STREAMING GIANT Netflix is testing a new payment method in order to bypass Apple's 30 per cent "tax" on subscription services.
The company told TechCrunch that it's "testing the iTunes payment method" with new and lapsed customers in 33 countries, including the UK, Canada, Brazil and Germany. Ironically, the new method involves bypassing Apple's iTunes Store and redirecting users to Netflix's mobile site for payment, eschewing Apple's percentage cut of subscription fees.
Currently, Apple takes 30 per cent of each subscription payment made through iTunes - although the firm in 2016 adjusted its revenue cut to 15 per cent after the first year in response to disgruntled developers.
Netflix confirmed that it began testing the new payment method in June and said the trial will run until the end of September. It's as yet unclear whether the new iTunes-bypassing billing method will become a permanent feature.
Netflix said in a statement: "We are constantly innovating and testing new signup approaches on different platforms to better understand what our members like. Based on what we learn, we work to improve the Netflix experience for members everywhere."
Netflix's decision to shun iTunes will likely come as a blow to Apple, as subscription-based revenues helped drive the company's services revenue up 31 per cent year-over-year in the last quarter. On the firm's earnings call, Tim Cook boasted that more than 300 million people now pay for subscriptions through the App Store.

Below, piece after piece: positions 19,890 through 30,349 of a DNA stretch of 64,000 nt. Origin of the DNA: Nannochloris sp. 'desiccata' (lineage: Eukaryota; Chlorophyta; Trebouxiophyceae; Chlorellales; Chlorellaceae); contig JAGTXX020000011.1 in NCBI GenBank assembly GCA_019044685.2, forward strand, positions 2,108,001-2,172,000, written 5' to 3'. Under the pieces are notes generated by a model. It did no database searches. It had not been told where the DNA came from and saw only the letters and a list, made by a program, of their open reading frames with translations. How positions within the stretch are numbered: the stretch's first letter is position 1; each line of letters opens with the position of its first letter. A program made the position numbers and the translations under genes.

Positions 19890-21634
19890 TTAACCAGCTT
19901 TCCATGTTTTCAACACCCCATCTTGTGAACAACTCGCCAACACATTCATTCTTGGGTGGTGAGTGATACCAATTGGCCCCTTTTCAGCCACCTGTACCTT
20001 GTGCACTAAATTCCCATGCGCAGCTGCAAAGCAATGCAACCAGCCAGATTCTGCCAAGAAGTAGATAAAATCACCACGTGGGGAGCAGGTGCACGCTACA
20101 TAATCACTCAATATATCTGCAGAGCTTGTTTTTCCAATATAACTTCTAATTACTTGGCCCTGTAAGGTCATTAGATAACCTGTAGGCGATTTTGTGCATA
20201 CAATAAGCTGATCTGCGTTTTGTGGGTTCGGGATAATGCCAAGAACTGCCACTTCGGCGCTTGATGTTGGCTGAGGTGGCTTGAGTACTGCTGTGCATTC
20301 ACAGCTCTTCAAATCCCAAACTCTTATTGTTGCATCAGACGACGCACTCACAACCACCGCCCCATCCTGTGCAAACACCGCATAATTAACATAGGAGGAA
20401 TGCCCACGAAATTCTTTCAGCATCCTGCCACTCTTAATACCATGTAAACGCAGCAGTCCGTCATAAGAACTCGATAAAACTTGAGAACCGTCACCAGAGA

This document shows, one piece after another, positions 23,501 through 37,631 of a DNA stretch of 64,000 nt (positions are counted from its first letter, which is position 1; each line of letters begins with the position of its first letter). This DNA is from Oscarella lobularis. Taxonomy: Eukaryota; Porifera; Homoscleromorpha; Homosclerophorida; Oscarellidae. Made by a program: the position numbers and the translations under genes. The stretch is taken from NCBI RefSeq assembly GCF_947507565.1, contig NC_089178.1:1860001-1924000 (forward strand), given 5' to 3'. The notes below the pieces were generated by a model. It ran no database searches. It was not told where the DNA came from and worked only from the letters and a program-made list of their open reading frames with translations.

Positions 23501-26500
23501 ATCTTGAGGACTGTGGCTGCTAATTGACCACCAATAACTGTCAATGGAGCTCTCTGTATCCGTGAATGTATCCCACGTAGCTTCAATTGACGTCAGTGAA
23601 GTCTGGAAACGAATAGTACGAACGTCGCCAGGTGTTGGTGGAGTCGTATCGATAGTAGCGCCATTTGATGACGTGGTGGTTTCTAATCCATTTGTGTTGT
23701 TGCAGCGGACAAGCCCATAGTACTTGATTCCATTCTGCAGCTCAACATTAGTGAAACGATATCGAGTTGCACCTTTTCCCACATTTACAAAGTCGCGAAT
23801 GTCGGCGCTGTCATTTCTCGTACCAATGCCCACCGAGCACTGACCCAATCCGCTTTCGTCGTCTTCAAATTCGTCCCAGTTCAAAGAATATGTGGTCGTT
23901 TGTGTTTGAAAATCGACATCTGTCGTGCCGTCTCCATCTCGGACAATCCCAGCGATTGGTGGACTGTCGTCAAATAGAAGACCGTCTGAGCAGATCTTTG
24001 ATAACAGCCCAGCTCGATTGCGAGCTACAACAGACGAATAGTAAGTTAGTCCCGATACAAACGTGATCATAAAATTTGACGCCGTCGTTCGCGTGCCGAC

Netflix isn't the only company to push back against Apple's hefty revenue cut, though. Spotify famously hit out at the company's "anticompetitive" Apple Tax back in 2015, claiming it gave Apple's competing music streaming service an unfair advantage.
"If Spotify wants to sell its premium subscription service — which usually costs $9.99 a month — through the App Store, it has to raise the price 30 per cent higher to $12.99 to pull in the same revenue, while Apple can still offer Beats at a lower price," reports said at the time.
Apple has yet to respond to INQ's request for comment. µ
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